Thursday, August 8, 2013

What's Expected of a Student Editor?

Continuing our "What's Expected" series, let's now take a look at what makes a good Student Editor for narrative film projects.

1. Know Throw Away the Script. Read the script thoroughly, make notes about it, and discuss the intent and mood of the story with the director. But then ultimately don't feel beholden to what's on the page. Be prepared to throw it away and start building the story fresh from what was shot. The script is the blueprint for the director's intent - but that intent may or may not have been captured on camera. Understanding the original story helps you to find it in the footage, but knowing that you have the freedom to deviate from the script allows you to craft the best possible version of the film.

2. Be Organized. Name your takes. Synch your dialogue. Set up multiple bins for sequences, sound effects, dialogue, music, discarded takes, etc. Do all of that up front. DON'T skip those organizational steps "because I just want to start editing." Yes, I get it. You want to be creative right away, and all that organization stuff is BORING. So train an assistant! (See #4, below.) And as you go, you're going to create sequences, titles, etc. - name those too! "Untitled Sequence" is not the movie's name.

4.  Do It All Yourself Train an Assistant. I know your inclination is going to be to do everything yourself. "No one knows how I like things organized." And then you're going to fall into the "I just want to start editing" trap (see #2, above), and you won't be organized anyway. So do yourself and the project a favor and find someone a few semesters behind you to train. Teach them how to organize, how to synch, and how to set up a project the way you like it. Then go re-read the script while they set it up for you.

5. Help Force Everyone Else to be Organized. After you (and/or your assistant) put in the time to organize everything, train your team to follow your organization model. Particularly the VFX folks. They are going to deal with a lot of files and can get confused easily with naming conventions. So get them on your same page early, and remind them often. And then be an absolute stickler for names. Don't let someone hand you a VFX shot called "That Shot with That One Guy" when it's properly called "V7.05." The VFX artist who misnamed it won't be happy about having to rename or re-render his frames... but he won't do it again.

6. Serve the Director the Film. Directors can be bullies. They can stamp their feet and say "But it's MYYYYYY vision!!!" Well, great. But what if the vision doesn't work? What if the movie the director intended isn't really there in the footage? Well then it's up to the editor to speak for the movie as well as for the phantom audience out there that will eventually see the finished film. You, Mr. or Ms. Editor, serve the MOVIE and the AUDIENCE. Not the director or the writer. If the movie isn't working, fix it.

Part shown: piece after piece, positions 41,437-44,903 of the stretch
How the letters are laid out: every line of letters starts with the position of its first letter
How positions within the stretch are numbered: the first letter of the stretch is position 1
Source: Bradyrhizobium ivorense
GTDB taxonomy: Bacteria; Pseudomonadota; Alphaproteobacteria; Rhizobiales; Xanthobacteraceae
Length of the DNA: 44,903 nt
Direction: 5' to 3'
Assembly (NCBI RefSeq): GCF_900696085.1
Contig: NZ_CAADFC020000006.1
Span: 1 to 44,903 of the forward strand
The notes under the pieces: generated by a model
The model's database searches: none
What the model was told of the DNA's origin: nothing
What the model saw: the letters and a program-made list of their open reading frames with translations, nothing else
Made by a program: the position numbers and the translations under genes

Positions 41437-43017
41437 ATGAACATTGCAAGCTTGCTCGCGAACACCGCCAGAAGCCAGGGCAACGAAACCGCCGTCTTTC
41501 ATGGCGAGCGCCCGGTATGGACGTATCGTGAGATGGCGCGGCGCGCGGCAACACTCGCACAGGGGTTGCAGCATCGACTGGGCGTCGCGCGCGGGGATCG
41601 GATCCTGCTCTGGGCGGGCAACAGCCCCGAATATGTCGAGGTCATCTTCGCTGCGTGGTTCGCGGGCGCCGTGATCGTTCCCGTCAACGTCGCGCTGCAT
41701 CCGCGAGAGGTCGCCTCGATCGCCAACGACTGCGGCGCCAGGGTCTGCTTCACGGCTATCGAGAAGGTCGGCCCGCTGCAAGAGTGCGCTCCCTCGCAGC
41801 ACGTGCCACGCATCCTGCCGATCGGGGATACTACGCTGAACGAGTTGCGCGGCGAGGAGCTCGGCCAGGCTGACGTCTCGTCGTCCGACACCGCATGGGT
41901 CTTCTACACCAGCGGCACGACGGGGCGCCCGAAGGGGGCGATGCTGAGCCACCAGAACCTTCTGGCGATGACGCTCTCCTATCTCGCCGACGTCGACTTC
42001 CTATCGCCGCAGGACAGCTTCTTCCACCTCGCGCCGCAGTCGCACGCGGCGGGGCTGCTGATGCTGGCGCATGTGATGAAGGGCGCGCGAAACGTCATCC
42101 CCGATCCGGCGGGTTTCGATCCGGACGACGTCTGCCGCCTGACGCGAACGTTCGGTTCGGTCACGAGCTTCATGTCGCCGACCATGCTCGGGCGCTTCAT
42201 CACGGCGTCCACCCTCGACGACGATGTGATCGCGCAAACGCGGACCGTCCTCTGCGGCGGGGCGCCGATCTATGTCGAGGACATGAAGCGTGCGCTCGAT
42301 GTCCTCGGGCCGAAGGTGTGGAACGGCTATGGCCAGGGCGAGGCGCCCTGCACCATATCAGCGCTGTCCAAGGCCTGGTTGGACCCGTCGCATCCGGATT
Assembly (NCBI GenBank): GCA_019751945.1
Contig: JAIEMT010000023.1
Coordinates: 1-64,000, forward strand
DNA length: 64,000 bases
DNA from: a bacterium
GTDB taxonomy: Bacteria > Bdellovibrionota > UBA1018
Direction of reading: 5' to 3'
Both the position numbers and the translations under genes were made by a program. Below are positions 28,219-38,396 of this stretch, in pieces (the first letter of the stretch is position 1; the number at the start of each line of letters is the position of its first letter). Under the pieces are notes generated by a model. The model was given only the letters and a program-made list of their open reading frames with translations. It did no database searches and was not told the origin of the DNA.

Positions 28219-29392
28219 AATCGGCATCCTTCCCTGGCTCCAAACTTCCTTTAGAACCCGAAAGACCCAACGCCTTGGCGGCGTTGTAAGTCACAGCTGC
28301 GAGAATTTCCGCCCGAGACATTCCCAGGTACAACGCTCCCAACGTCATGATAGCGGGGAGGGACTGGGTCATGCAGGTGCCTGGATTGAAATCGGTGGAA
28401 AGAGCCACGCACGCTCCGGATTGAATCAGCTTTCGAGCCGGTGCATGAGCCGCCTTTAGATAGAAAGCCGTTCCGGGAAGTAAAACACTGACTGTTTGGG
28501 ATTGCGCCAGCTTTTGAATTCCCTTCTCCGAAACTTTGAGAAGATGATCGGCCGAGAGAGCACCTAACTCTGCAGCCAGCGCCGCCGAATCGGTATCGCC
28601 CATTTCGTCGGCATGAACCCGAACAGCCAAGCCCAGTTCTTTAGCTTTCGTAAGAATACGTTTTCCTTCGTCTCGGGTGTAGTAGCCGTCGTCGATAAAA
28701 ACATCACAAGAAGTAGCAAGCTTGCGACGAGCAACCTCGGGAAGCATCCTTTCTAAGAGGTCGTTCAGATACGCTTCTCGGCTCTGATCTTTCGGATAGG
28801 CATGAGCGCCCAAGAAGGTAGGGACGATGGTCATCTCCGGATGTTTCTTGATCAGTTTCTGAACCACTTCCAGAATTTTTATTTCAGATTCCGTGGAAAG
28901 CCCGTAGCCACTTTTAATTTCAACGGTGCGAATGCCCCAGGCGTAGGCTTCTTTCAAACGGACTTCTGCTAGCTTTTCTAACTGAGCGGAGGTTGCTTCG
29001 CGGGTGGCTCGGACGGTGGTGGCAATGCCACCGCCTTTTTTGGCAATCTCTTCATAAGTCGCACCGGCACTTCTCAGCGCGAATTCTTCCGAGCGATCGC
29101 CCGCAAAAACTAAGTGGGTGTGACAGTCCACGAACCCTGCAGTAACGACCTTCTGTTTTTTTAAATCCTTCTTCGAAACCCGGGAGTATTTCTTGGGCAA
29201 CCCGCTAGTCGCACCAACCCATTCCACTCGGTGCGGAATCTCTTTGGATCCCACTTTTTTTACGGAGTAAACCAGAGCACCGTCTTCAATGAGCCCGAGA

7. Focus on the Characters. In general, plot will take care of itself provided you've been given enough coverage. It's the characters that need your love and attention. What are they thinking and feeling? And how do you get that across to the audience? Look for those moments that give us a peek inside the character's minds, and the film will be better for it. It's up to you to make the actors' performances shine. A slight shift of expression, a glance downward, a deep breath, a moment when the actor didn't know the camera was rolling - these are the editor's bread and butter in terms of crafting great screen performances. Seek those moments out and bring them to the foreground.

8. Make the Tough Choices. Plot points don't make sense? Clarify 'em or cut 'em. Dialogue is too expository, too on-the-nose, or just bad? Trim it. Extraneous characters? Eradicate 'em with extreme prejudice. Do the things the director can't (or won't) to make the movie better. Notice this blog post does not have a #3.

9. Take Care of Dialogue. You're probably going to have a sound editor or sound mixer who will at some point take over the audio tracks. But it's on you to make their jobs easier by finding and plugging in the best available take for every line of dialogue - both in terms of performance and in terms of audio quality. Avoiding ADR (a.k.a. "automatic dialogue replacement" or "looping") is your ultimate goal. You can't always get there, but you should make it so that the sound team has to do minimal ADR and can get on with the business of mixing and designing a compelling audio experience for the film.

10. Hand it Off - But be Ready to Take it Back. Once you've reached "picture lock" - in other words, the point at which there will be no more edits to the video track in terms of timing or shot order - it'll be time for you to hand the movie off to the sound and visual effects teams. They've got lots of work to do that probably won't include you for a while. But as VFX renders and sound mixes start being completed, it should fall back on you to insert them into your timeline. There will be a lot of back and forth during this period of postproduction, and when it's over the movie will be in your care again as you export final renders for distribution. Your work isn't done when you and the director call "picture lock" - it's done when the movie is shown to an audience for the first time!

1 comment:

  1. This needs to be in one of your famous video lectures

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